Nessie is an OSS service and libraries that enable you to maintain multiple versions of your data and leverage Git-like Branches & Tags for your Data Lake. Nessie enhances the following table formats with version control techniques:
Nessie is heavily inspired by Git. The main concepts Nessie exposes map directly to Git concepts. In most cases, you simply need to replace references of files and directories in Git with Tables in Nessie. The primary concepts in Nessie are:
- Commit: Consistent snapshot of all tables at a particular point in time.
- Branch: Human-friendly reference that a user can add commits to.
- Tag: Human-friendly reference that points to a particular commit.
- Hash: Hexadecimal string representation of a particular commit.
Out of the box, Nessie starts with a single branch called
main that points to the beginning of time. A user can immediately start adding tables to that branch. For example (in pseudo code):
$ create t1 ... $ insert 2 records into t1 ... $ create t2 ... $ insert 2 records into t2 ...
A user can then use the Nessie CLI to view the history of the main branch. You’ll see that each operation was automatically recorded as a commit within Nessie:
$ nessie log hash4 t2 data added hash3 t2 created hash2 t1 data added hash1 t1 created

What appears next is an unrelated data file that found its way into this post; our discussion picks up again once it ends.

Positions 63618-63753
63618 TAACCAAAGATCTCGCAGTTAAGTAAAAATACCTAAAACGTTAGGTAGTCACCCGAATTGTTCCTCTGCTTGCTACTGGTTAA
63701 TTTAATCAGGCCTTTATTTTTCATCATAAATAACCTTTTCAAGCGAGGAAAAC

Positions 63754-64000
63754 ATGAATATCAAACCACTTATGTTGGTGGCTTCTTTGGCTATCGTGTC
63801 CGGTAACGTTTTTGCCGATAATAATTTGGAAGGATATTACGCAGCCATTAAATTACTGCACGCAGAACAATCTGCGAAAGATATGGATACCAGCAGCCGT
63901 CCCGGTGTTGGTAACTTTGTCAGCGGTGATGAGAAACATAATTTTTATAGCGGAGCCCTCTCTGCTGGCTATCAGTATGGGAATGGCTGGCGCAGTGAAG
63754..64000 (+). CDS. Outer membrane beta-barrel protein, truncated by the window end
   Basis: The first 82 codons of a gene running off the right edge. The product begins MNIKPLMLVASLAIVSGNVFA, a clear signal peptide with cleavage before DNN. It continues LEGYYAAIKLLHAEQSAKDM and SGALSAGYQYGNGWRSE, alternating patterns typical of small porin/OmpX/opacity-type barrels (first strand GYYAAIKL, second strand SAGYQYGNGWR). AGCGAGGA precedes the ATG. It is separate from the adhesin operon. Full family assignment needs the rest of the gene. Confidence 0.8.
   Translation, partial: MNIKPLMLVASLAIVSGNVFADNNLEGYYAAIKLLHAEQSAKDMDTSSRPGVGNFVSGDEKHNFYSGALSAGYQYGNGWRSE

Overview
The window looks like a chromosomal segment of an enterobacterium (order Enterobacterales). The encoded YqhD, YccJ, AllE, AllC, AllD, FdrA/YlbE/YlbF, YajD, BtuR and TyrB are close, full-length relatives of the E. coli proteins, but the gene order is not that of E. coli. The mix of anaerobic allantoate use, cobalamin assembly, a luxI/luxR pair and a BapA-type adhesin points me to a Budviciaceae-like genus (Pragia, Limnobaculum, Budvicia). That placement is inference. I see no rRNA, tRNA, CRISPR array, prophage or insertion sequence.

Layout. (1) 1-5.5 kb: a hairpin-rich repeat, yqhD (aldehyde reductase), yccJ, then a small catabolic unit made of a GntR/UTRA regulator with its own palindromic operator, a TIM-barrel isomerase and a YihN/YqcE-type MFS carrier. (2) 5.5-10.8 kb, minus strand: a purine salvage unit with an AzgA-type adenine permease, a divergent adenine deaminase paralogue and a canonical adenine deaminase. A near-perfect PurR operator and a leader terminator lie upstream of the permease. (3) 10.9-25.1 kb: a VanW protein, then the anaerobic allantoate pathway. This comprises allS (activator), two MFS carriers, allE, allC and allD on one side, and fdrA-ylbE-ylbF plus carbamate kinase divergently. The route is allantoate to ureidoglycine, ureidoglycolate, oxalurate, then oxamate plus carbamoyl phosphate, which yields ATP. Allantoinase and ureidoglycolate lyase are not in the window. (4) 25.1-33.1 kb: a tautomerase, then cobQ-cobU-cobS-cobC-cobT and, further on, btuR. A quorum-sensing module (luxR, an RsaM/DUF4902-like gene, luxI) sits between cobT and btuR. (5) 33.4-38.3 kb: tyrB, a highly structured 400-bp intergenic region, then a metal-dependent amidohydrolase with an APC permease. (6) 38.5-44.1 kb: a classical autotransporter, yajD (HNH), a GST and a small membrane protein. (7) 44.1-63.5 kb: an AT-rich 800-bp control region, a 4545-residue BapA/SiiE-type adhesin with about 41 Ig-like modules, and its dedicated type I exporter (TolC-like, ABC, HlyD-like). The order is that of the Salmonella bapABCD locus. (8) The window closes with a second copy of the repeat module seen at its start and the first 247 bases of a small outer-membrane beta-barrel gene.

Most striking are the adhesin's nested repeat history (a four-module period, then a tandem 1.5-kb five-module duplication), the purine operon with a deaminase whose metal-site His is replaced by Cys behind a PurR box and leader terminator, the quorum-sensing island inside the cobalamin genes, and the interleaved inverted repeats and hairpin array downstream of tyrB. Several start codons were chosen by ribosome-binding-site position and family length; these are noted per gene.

A user can then create a new tag referencing this point in time. After doing so, a user can continue changing the tables but that point in time snapshot will maintain that version of data.
$ nessie tag mytag hash4 $ insert records into t1 $ select count(*) from t1 join t2 .. record 1 .. .. record 2 .. .. record 3 .. .. 3 records .. $ select count(*) from t1@mytag join t2@mytag .. record 1 .. .. record 2 .. .. only 2 records ..
Data and Metadata¶
Nessie does not make copies of your underlying data. Instead, it works to version separate lists of files associated with your dataset. Whether using Spark or some other tool, each mutation operation you do will add or delete one or more files from the definition of your table. Nessie keeps tracks of which files are related to each of your tables at every point in time and then allows you to recall those as needed.
Scale & Performance¶
Nessie is built for very large data warehouses. Nessie supports millions of tables and thousands of commits/second. Because Nessie builds on top of Iceberg and Delta Lake, each table can have millions of files. As such, Nessie can support data warehouses several magnitudes larger than the largest in the world today. This is possible in large part due to the separation of transaction management (Nessie) from table metadata management (Iceberg and Delta Lake).
Nessie can be deployed in multiple ways and is composed primarily of the Nessie service, which exposes a set of REST APIs and a simple browser UI. This service works with multiple libraries to expose Nessie’s version control capabilities to common data management technologies.
Nessie was built as a Cloud native technology and is designed to be highly scalable, performant and resilient. Built on Java and leveraging Quarkus, it is compiled to a GraalVM native image that starts in less than 20ms. This makes Nessie work very well in Docker and FaaS environments. Nessie has a pluggable storage backend and comes pre-packaged with support for DynamoDB and local storage.
License and Governance¶
Nessie is Apache-Licensed and built in an open source, consensus-driven GitHub community. Nessie was originally conceived and built by engineers at Dremio.